A hurricane was new to me. We could sit, glued for days to weather reports on television and the internet, and watch Hurricane Irene inch her way toward us. Where would she go? How strong would she be when she gets here? How high will the winds be? How much rain will fall? It seemed to be anyone’s guess. Of course, some guesses were more educated than others.

We made certain we had plenty of bottled water for drinking. We stocked our pantry shelves with staples like peanut butter and crackers. The pet food was restocked. Large containers of water for household use were gathered in a safe place. Batteries, candles, propane, medications … everything we were told were essential to survive.

And then Hurricane Irene arrived. She wasn’t as forceful as they predicted, but she was certainly strong enough for this girl’s first Hurricane! The huge changes in barometric pressure triggered a migraine (glad I had my medication!). We lost power with the first tree that went down at 7:00 p.m. Our only access to the outside world was our cell phone, which also has “smartphone” technology.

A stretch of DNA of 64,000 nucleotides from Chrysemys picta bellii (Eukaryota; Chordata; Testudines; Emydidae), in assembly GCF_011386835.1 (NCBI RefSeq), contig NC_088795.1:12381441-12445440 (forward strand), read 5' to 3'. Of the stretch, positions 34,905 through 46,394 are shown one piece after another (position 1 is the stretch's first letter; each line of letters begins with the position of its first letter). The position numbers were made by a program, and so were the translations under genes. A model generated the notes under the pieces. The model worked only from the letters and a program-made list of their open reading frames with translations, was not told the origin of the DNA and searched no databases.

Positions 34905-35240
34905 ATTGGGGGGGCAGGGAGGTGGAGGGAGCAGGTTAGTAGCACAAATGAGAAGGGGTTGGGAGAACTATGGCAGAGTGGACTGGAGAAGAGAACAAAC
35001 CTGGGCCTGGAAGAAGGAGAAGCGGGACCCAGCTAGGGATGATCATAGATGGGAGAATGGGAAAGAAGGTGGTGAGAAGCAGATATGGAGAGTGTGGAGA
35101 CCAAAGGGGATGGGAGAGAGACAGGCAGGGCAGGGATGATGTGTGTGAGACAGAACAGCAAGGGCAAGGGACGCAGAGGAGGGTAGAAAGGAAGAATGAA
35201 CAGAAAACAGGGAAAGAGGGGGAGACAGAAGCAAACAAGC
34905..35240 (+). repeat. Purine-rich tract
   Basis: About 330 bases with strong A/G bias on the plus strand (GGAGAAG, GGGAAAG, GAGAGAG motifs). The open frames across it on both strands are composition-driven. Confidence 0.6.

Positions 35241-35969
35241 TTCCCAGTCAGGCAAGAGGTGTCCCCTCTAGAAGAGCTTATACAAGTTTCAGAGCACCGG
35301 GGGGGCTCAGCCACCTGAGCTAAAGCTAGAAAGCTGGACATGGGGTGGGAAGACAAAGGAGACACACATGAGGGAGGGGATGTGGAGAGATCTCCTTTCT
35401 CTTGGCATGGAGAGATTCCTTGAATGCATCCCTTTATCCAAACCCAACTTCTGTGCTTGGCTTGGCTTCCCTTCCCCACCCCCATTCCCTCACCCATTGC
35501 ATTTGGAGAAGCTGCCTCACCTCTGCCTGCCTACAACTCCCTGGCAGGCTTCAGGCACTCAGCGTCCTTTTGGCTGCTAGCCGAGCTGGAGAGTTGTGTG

As a Ruby Lane shop owner, I knew to put my shop on vacation. I also added information to my shop’s information page that we were visited by Hurricane Irene and were without power. Our loyal customers were welcome to shop and we would ship as soon as possible.
The morning after Hurricane Irene hit us, we stumbled around the neighborhood – all our neighbors came out with the same shell-shocked look on their face. Hair unkempt, exhaustion in their eyes, wearing whatever they threw together. We made sure everyone was safe, that no people or pets were harmed. The next order of business was to make our roads passable so emergency vehicles could access our homes if necessary. The only sounds we heard that morning were the engines of chainsaws. Those who didn’t have a chainsaw grabbed limbs and branches and began the task of clearing the roads by hand. Then the driveways. Then entire neighborhood worked together until everyone had safe access to the roads and to the greater community. Generators started to hum. We all began to assess the damage to our homes and property.